I hear this all the time: “My dog has separation anxiety, and I don’t know what to do.” A lot of the time these cases are mild. The dog is new to the home, or something has changed in its world (e.g, the kids have started school, someone has started a job with longer hours, or a construction crew has taken up permanent residence on your block). They might not do well in a crate, or with too much freedom. Genetics can also play a role in the appearance and degree of anxiety. Every dog is different, and while this behavior can take a long time to fix, it usually has a happy ending if the owner is able to put in the work.

What is separation anxiety?

What the average person thinks of when they hear “separation anxiety” usually means that a dog presents with certain anxious behaviors when left alone. Anxious behaviors can include things like:

  • Panting and drooling
  • Incessant barking, whining, or howling
  • Extreme self-soothing behaviors (licking or chewing themselves nonstop)
  • Chewing baseboards
  • Hurting themselves trying to get out of the crate

If your dog is unable to take a nap and be calm when you leave for the day, separation anxiety might be the issue.

For extremely severe cases, such as if your dog is hurting himself or destroying the house, you will need to call a skilled trainer for help, or even a veterinary behaviorist (who will do a detailed medical/behavioral assessment and possibly prescribe medication).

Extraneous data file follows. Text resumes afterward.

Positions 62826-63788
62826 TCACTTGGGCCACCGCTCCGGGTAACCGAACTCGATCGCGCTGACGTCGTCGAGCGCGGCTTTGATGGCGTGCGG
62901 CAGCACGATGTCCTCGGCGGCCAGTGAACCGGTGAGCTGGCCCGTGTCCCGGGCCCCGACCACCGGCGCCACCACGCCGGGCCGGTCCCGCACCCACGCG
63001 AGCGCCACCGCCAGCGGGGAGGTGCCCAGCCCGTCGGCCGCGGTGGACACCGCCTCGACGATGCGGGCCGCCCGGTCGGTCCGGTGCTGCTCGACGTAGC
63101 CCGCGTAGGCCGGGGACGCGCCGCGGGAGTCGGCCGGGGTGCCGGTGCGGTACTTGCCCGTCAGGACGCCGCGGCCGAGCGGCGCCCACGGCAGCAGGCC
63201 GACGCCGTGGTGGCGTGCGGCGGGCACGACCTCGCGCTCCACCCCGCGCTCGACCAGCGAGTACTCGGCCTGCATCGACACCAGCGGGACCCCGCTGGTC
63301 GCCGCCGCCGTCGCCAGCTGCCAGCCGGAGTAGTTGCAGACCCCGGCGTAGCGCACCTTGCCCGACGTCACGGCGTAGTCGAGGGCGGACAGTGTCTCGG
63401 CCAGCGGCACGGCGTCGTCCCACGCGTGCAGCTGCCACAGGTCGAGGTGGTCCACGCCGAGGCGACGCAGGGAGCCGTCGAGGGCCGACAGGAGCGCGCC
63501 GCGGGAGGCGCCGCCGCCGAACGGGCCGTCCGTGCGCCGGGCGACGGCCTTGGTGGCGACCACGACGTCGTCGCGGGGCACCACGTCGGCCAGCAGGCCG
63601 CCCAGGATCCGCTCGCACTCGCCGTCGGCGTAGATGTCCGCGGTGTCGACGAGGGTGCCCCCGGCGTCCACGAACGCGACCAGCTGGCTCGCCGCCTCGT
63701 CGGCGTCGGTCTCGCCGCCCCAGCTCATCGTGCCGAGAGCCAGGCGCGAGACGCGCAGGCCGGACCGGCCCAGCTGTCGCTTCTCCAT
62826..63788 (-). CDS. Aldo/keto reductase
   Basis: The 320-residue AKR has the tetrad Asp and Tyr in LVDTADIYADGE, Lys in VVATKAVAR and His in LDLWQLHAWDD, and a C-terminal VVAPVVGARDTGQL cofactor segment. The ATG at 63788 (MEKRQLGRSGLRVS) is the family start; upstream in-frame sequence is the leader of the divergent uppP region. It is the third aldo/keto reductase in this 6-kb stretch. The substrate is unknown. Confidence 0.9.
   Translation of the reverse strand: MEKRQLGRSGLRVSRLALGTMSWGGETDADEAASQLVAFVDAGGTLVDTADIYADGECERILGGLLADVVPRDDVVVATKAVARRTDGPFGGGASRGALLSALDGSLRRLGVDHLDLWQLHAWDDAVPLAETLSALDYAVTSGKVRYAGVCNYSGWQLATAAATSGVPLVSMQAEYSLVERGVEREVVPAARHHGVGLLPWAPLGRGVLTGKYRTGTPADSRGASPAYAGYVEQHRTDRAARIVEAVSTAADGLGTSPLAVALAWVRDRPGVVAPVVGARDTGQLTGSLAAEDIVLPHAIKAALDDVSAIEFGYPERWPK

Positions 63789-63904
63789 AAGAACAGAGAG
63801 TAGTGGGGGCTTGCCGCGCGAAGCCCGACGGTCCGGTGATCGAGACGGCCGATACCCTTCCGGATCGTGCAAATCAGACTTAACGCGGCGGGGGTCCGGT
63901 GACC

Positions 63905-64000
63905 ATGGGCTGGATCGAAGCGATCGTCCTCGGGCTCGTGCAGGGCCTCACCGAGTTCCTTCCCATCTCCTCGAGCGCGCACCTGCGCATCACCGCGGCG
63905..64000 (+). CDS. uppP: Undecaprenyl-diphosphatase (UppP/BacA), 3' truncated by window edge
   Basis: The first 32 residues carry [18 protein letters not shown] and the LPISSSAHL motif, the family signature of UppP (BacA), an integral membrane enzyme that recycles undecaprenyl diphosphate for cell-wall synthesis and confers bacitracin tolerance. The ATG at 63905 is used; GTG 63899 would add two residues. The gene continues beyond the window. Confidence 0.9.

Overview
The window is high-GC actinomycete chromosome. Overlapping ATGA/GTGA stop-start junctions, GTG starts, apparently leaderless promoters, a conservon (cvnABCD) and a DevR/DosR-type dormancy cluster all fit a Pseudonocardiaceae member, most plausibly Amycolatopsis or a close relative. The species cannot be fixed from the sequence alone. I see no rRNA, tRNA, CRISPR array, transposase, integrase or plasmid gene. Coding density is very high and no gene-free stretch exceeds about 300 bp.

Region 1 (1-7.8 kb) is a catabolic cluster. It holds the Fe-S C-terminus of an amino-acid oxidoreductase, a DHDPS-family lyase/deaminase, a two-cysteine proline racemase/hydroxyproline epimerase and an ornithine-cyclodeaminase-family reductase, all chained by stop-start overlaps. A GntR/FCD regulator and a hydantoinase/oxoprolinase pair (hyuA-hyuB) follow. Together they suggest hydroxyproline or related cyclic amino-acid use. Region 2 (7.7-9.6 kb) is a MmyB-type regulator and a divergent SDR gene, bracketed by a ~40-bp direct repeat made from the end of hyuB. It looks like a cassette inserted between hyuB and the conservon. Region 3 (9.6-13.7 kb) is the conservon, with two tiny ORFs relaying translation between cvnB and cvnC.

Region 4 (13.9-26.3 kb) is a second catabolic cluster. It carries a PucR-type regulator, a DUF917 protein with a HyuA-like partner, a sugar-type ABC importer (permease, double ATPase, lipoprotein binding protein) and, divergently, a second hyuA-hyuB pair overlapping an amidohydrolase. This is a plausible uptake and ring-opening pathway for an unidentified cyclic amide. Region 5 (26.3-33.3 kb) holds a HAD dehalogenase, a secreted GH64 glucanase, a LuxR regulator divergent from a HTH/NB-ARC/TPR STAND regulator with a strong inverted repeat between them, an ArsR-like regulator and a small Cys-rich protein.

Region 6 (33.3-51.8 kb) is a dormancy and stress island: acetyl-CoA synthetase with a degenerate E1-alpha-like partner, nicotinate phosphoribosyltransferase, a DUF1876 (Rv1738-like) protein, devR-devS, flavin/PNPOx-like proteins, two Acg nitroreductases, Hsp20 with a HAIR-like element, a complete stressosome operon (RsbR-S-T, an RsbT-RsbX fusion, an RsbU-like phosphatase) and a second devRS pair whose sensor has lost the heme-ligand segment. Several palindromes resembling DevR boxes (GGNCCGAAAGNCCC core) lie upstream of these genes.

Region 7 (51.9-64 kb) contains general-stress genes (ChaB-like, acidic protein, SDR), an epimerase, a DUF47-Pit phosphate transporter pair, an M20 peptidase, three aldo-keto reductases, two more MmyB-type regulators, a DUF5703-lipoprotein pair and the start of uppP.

For less severe cases of separation anxiety, I recommend two things:

Change your routine when leaving the house. If you always put on your shoes and then grab your keys, try putting your shoes on last or grabbing your keys when you’re watching TV.  Also, start giving your dog something to do while you are gone, like a peanut butter Kong. Your dog focuses on that while you’re leaving and has a positive association instead of a negative one. It can also help to block your dog’s view of the door, so they can’t actually see you leave. 

Ignore your dog when you get home. I know a lot of us have dogs because we want someone to be excited when we come home, so this doesn’t have to be a forever change. When you come in, put your bag down, take off your coat, go to the bathroom, etc. before engaging with your dog. Try not to speak or touch him for about 10 minutes. If your dog needs to go outside as soon as you come in, try to do as little interacting as possible. What you’re doing is making the dog realize that you coming home isn’t such a big deal, so being alone isn’t all that bad.

This can be a pretty slow process, so be patient with the dog and yourself.

Help – I Have to Leave My Dog Home Alone All Day While I’m At Work!

sad dogBy Jamie Migdal, CEO of FetchFind

I see it happen all the time – people who have worked from home for years end up getting office jobs, and immediately start stressing about how their beloved pups are going to handle being home alone for 8+ hours a day.

Before I give you some tips on helping your dog with that transition, I’ll let you in on a little secret – there’s a pretty good chance that you’ll miss your dog more than she’ll miss you. 🙂

With that having been said, here are some tips to help you acclimate your dog to lengthy absences.

Start crate training. If your dog isn’t already crate trained, or needs a refresher, now is the time to work on that. Crate training is a great tool for creating boundaries and security for both of you. I know people sometimes balk at the idea of having their dogs crated for extended periods of time, but keep in mind that the average dog sleeps 16-18 hours a day. As long as the crate is appropriately sized — allowing room to stand up, stretch, get a drink of water, and move about a bit before going back to sleep — it’s a great tool.